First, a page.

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I'm a completely self-taught Objective-C programmer, and I need advice on how to best structure a project that I'm working on.

I'm dealing with CCSprite's, .tags, and some general program structure issues that I'm having trouble figuring out the best way to go about structuring the program.

As of right now, the program is running exactly how I want it to, but it seems like I'm wasting lines of code and being overly redundant. I want to save myself some trouble in the future and get everything done right up front.

I am essentially creating a fully-animatable rigged character out of CCSprites. I need each part of his body to animate independently of other body parts. To achieve this, I've created a method that I call in the -init method of my CCScene, which goes through and creates the CCSprites and parents them to the appropriate part. Here is the code for the method:

-(void) characterInit{
CGSize size = [[CCDirector sharedDirector] winSize];


CCSprite * torso = [CCSprite spriteWithFile:@"Torso.png"];
torso.anchorPoint = ccp(.5, .5);
torso.position = ccp(size.width/2, size.height/2);
torso.scale = 1;
torso.tag = torsoTag;
[self addChild:torso];


CCSprite * head = [CCSprite spriteWithFile:@"Head.png"];
head.anchorPoint = ccp(.5, 0);
head.position = ccp(50,60);
head.tag = headTag,
[torso addChild:head z:1];


CCSprite * eyes = [CCSprite spriteWithFile:@"Eyes.png"];
eyes.anchorPoint = ccp(.5, .5);
eyes.position = ccp(35, 45);
eyes.color = ccc3(255, 255, 255);
eyes.tag = eyesTag;
[head addChild:eyes];

...this continues on for each body part.

The key here is that I am using just plain old ints with a number value for the .tag for each CCSprite. I declare the ints above this method, outside of any other methods so that they are accessible inside the init method as well.

Question 1: What would be a better way to do this? Maybe as an enum? What would that code look like, and is there a better way to generate that code as opposed to just writing out each value, like i did when I had them as ints?

Now my next question comes in after I've gone through and created all the CCSprites. When I want to use them outside of the method I created them in, I use code like this from my init method:

        CCSprite * torso = (CCSprite *) [self getChildByTag:torsoTag];
        CCSprite * head = (CCSprite *) [torso getChildByTag:headTag];
        CCSprite * eyes = (CCSprite *) [head getChildByTag:eyesTag];

 [eyes runAction:...];

I originally tried simply calling...

CCSprite * eyes = (CCSprite *) [self getChildByTag:eyesTag]; 

...but to no avail. I assumed that I would be able to call this individual body part with out having to call in every parent of that body part so that I can animate it. because...well...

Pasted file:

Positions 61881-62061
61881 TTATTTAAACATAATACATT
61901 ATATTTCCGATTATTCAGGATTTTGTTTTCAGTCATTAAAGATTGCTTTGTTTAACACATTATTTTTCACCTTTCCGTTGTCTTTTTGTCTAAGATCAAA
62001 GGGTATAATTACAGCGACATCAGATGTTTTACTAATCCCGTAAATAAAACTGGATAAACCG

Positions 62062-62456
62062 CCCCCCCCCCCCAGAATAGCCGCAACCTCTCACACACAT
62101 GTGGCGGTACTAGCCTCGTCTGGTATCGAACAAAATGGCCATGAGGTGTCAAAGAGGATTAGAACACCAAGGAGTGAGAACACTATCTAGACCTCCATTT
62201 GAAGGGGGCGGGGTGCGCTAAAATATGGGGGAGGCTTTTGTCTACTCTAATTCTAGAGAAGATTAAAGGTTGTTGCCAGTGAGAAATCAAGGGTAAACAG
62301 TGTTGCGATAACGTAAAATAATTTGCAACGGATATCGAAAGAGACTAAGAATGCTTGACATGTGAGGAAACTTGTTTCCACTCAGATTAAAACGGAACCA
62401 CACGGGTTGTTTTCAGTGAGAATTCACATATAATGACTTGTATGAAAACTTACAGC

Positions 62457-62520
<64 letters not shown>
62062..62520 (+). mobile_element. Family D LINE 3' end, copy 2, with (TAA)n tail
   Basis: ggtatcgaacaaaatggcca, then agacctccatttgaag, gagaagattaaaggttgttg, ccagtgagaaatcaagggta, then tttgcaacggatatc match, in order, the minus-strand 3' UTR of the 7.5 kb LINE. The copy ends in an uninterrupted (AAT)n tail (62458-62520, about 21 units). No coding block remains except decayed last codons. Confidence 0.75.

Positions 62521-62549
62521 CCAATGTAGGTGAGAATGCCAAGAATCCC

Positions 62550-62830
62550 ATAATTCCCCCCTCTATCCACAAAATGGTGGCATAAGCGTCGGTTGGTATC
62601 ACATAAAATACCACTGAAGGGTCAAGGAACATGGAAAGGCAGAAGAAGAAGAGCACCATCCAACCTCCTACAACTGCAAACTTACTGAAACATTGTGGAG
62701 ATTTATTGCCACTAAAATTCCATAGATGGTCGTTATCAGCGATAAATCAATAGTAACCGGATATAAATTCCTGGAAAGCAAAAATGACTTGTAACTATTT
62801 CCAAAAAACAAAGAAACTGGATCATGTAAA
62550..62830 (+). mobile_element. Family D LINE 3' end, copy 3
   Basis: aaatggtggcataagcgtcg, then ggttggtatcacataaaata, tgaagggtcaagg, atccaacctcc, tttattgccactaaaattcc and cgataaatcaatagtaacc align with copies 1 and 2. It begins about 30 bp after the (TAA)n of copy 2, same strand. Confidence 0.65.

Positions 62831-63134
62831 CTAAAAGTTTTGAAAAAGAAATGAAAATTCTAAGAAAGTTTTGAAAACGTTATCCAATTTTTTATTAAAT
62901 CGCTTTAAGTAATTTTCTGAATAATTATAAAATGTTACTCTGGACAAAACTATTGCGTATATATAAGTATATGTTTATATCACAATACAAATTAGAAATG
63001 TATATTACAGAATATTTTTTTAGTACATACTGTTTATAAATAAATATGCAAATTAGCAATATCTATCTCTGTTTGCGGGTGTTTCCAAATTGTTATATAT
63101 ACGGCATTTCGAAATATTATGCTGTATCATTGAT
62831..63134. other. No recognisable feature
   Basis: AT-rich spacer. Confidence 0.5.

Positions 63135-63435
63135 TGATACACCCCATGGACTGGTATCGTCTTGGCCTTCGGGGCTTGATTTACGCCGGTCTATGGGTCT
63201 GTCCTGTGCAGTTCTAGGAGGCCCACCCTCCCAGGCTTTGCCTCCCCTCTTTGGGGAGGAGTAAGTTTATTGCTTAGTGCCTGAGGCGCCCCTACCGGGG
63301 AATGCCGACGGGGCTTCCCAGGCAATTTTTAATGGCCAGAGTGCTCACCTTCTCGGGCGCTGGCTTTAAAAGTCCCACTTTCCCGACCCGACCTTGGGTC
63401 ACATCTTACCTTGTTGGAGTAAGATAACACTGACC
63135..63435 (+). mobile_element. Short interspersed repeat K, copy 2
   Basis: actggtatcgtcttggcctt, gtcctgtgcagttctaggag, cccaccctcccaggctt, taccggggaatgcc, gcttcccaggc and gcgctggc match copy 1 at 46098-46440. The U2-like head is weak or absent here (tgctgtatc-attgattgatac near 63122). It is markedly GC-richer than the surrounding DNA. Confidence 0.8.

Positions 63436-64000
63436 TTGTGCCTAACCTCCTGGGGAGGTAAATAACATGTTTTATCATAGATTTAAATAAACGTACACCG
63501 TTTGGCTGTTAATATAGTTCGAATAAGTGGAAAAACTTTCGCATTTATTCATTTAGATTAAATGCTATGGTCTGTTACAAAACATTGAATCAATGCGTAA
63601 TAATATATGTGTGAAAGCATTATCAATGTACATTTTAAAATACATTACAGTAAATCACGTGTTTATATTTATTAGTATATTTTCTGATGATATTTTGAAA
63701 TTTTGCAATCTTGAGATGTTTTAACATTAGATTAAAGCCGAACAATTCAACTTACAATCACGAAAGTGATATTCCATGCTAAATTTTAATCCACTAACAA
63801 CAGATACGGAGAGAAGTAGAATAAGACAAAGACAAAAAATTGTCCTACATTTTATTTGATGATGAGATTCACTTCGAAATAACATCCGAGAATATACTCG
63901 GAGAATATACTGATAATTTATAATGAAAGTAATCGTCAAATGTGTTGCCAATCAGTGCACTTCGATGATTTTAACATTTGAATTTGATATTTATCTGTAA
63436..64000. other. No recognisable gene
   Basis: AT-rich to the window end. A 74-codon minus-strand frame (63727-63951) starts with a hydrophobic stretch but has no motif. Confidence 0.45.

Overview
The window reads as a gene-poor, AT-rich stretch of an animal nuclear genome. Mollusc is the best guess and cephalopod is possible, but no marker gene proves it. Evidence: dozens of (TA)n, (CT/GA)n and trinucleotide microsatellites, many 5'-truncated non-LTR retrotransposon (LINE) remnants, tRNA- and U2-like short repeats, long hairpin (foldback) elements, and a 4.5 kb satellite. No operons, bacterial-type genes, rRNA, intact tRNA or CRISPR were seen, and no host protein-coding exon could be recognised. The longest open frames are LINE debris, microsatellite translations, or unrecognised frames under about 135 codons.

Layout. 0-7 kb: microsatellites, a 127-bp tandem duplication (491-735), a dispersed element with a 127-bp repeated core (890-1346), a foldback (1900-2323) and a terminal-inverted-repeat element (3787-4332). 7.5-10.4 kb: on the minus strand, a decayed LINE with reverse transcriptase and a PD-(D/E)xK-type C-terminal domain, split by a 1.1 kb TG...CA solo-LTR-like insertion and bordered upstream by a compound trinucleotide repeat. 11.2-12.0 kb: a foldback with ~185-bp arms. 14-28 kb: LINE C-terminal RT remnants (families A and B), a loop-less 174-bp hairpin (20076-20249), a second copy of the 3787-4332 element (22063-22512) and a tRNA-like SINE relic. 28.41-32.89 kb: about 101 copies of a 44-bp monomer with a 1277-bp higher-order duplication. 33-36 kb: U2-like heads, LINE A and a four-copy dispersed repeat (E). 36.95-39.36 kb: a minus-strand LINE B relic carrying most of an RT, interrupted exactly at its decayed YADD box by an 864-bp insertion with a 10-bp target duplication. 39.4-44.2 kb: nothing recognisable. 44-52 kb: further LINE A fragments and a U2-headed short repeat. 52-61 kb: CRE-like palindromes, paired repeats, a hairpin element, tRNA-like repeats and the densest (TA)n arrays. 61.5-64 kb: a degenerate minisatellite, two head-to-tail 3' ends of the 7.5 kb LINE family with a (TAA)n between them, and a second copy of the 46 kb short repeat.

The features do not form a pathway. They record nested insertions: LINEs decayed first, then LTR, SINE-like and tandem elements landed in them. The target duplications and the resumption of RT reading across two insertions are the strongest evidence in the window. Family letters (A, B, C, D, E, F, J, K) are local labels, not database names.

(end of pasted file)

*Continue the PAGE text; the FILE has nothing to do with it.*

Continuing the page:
That Sucks.

The point is this; I feel like I am just thinking about this incorrectly. I want to organize my code, but the whole point of organizing is so that you don't have to be redundant.

Question 2: What would a better programmer than myself do to handle this whole freaking situation?

Thanks for your time guys, and sorry for the WALL OF TEXT.

share|improve this question
up vote 3 down vote accepted

You could forget the whole tag business and store the sprites as instance variables of your class.

@interface MyClass : MyParentClass {
  CCSprite *torso;
  CCSprite *head;
  CCSprite *eyes;



Your method would be a little simpler:

-(void) characterInit{
  CGSize size = [[CCDirector sharedDirector] winSize];


  torso = [CCSprite spriteWithFile:@"Torso.png"];
  torso.anchorPoint = ccp(.5, .5);
  torso.position = ccp(size.width/2, size.height/2);
  torso.scale = 1;
  [self addChild:torso];


And you can use your body parts directly:

[eyes runAction:...];
share|improve this answer
Ah, this makes much more sense. Thanks for your input! – GreenWire Jan 22 '12 at 6:29
This will also be faster because each getChildByTag is a lookup in a dictionary. If you use the child quite often then using an instance variable is preferred. Make sure to not retain childs, this can easily create a retain cycle and thus the scene never releasing memory. – LearnCocos2D Jan 23 '12 at 21:53

I'd probably try making smaller functions; add methods for adding a torso, head, and eyes, etc. Some of the steps are nearly identical, except for data that could be handled via parameters:

torso.anchorPoint = ccp(.5, .5);
head.anchorPoint = ccp(.5, 0);
eyes.anchorPoint = ccp(.5, .5);

If you can create a method that contains the steps common to all three body parts and three new methods that handle what is unique to each body part, you could write code more like this pseudo-code:

body = new Body();
b.addEyes: "Eyes.png",
    anchor: ccp(.5, .5),
    position: ccp(35, 45),
    color: ccc3(255, 255, 255);
b.addHead: "Head.png",
    anchor: ccp(0, 0),
    position: ccp(100,10);

Both addEyes and addHead would call into addBodyPart to handle anchor and position, allowing you to write that code only once.

This might just seem like moving code around; but keeping each method small, doing exactly one thing, typically allows for easier debugging, easier maintenance, and more flexibility.

share|improve this answer
This is exactly the type of thinking that I need to more of. I need to abstract the similarities. However, how would you suggest handling things on a less frequent basis? For example, should I try creating a method that has every potential initialization factor included? (scale, anchor, and position, but also color, opacity and whatever else) Or should I try leaving those for a one-off basis somewhere else in my code? – GreenWire Jan 22 '12 at 6:44

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